The place the wild issues are

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Wildlife illustrator Rohan Chakravarty on mapping the city’s unique biodiversity


If you’re a social media junkie – who isn’t these days – you’ve probably seen the Mumbai biodiversity map that made the rounds. The richly illustrated map shows the city’s unique biodiversity and shows everything from its diverse flora and fauna to its wetlands, mangroves and nature trails to its oldest indigenous communities. The cartographic art was unveiled by the Mumbai Ministry of Magic, a collective aimed at raising awareness of the city’s environment, and created by well-known wildlife illustrator Rohan Chakravarty.

“I usually prefer first hand research, but I couldn’t travel to Mumbai because of the pandemic. I worked on the information that was shared by various scientists, family members and friends, ”says the 33-year-old, a pioneer in illustration of nature in India. Chakravarty is known for his funny and popular cartoon series “Green Humor”, which raises awareness for the environment and its non-human inhabitants. The best compliment he’s received for his work is Emmywinning photographer and conservationist Belinda Wright. “She told me that there are many like her, but only one like me. I don’t think I’m worthy of that award, but I’m trying to live up to it, ”he says, adding that he’s been heavily influenced by the work of Genndy Tartakovsky, the animator who founded Dexter’s Laboratory and the Tribute was paid to his art style in his book Bird Business. In an interview with Mirror, Chakravarty talks about his art.

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► You switched from dentistry to nature illustration. How did this happen?


Growing up in Nagpur, I never saw art as a career option, and although I had no interest in medicine as a career, I followed in my colleagues’ footsteps and ended up in dentistry. But the course was so frustrating that I was forced to consider other options. As a child, I spent a lot of time with my maternal grandfather, who came from a hunting family. So he would spoil me with lots of stories about animals. But when I turned 19, I got really interested in the biological aspect of nature and conservation, and I started volunteering for Kids for Tigers, an awareness initiative for Sanctuary Asia that took children on nature trails. That’s when I started to learn something about nature. On the other hand, I always had a symbiotic relationship with art – I was never a good student and I could only remember things when I drew them. So it all came together when I started working on wildlife comics.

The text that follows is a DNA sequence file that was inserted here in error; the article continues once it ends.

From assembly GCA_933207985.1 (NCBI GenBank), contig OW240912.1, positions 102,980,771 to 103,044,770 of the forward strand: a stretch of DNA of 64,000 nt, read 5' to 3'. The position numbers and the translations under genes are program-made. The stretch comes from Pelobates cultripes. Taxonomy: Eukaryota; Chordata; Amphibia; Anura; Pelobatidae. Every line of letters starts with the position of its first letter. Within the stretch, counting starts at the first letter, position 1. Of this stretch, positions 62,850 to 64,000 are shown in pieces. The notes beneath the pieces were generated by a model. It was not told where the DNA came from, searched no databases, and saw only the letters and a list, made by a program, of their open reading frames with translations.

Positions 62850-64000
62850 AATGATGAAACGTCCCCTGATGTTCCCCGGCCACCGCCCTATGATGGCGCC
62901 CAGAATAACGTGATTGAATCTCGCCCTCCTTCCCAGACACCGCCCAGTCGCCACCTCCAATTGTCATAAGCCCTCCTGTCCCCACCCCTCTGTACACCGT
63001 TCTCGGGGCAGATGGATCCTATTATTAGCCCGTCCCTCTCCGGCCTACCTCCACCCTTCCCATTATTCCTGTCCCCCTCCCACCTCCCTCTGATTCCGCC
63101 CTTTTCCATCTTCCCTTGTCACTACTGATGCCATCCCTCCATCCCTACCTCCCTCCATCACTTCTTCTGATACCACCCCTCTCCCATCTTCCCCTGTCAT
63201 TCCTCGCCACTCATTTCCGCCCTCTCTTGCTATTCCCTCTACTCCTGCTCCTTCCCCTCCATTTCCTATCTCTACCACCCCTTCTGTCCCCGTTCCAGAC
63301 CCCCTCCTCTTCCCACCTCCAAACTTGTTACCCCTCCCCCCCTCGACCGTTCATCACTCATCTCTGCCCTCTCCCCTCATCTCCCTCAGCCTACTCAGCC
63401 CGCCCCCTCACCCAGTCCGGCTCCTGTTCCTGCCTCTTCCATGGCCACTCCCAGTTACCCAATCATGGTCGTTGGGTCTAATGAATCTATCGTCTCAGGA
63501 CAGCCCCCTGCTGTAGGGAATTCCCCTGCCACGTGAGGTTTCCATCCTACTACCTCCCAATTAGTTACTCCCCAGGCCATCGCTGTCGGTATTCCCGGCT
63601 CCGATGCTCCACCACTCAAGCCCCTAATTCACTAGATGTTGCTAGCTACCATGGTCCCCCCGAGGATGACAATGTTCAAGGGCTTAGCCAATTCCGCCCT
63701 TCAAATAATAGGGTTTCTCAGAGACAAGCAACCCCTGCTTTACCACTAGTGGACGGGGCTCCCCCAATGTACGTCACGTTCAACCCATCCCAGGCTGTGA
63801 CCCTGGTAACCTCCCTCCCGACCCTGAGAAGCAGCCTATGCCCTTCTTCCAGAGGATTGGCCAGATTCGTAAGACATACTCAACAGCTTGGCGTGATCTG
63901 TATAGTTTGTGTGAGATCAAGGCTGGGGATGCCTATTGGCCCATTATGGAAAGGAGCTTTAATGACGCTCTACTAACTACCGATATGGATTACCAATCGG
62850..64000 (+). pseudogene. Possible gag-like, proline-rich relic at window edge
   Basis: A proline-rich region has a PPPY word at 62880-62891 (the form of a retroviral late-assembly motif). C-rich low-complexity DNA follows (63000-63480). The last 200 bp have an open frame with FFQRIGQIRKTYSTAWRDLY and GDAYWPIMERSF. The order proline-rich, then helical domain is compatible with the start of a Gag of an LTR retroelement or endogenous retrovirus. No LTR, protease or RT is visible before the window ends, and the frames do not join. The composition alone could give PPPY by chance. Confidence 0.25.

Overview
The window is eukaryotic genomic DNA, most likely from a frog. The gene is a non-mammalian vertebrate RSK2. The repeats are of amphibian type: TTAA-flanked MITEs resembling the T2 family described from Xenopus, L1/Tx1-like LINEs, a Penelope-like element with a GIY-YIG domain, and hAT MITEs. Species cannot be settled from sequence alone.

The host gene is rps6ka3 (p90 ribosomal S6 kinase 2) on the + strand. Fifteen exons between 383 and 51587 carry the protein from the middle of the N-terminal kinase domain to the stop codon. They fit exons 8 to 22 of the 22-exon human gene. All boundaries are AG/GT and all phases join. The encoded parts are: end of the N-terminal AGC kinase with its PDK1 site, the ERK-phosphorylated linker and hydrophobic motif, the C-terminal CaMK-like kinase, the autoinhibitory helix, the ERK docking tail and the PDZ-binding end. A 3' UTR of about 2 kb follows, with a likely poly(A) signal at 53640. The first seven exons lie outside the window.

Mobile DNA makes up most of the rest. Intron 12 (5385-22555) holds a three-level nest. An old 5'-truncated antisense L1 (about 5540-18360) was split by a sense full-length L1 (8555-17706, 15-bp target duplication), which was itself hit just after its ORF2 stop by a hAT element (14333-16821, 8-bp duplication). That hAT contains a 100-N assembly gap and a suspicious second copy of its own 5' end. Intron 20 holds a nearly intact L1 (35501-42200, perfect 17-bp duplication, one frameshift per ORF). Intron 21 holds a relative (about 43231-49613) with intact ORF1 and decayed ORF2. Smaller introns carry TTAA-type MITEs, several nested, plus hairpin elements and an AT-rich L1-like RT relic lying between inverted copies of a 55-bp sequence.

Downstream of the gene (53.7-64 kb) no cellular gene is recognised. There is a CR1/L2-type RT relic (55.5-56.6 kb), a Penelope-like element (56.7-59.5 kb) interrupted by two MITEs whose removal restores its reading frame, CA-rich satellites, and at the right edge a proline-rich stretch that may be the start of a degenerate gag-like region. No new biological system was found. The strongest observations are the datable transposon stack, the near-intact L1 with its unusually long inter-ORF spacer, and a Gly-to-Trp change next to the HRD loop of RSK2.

► You have been making illustrations about wildlife for over a decade. How has the scientific arts field in India grown since you started?


It has evolved by leaps and bounds. When I started there wasn’t a lot of creative communication in this area. Natural art was largely limited to the fine arts. Gradually, however, different styles of creativity have emerged with regard to the attractiveness of the information. My own art has taken on new forms. I started with cartoons and comics. Now I’ve moved on to shorter stories, books, and illustrations that initiate conversations about the environment and wildlife.

► Guides us through your work. How is your process


It is really very random. I work with any creature that gets my attention. It could even be a documentary that I saw or a book that I came across. I like to get information from nature trails. I want to find out not only about the fauna of a place, but also about its geography and how the people who live there interact with the environment. All of this affects my work. For example, I was in Nagpur during the lockdown and confined myself to my backyard. I discovered a lot about insects and garden reptiles. I’d neglected them in favor of bigger and more charismatic animals and birds, but the lockdown opened my eyes. I didn’t know that much about the creatures I share my immediate surroundings with! I have documented my observations in a series entitled “Home Biodiversity”.

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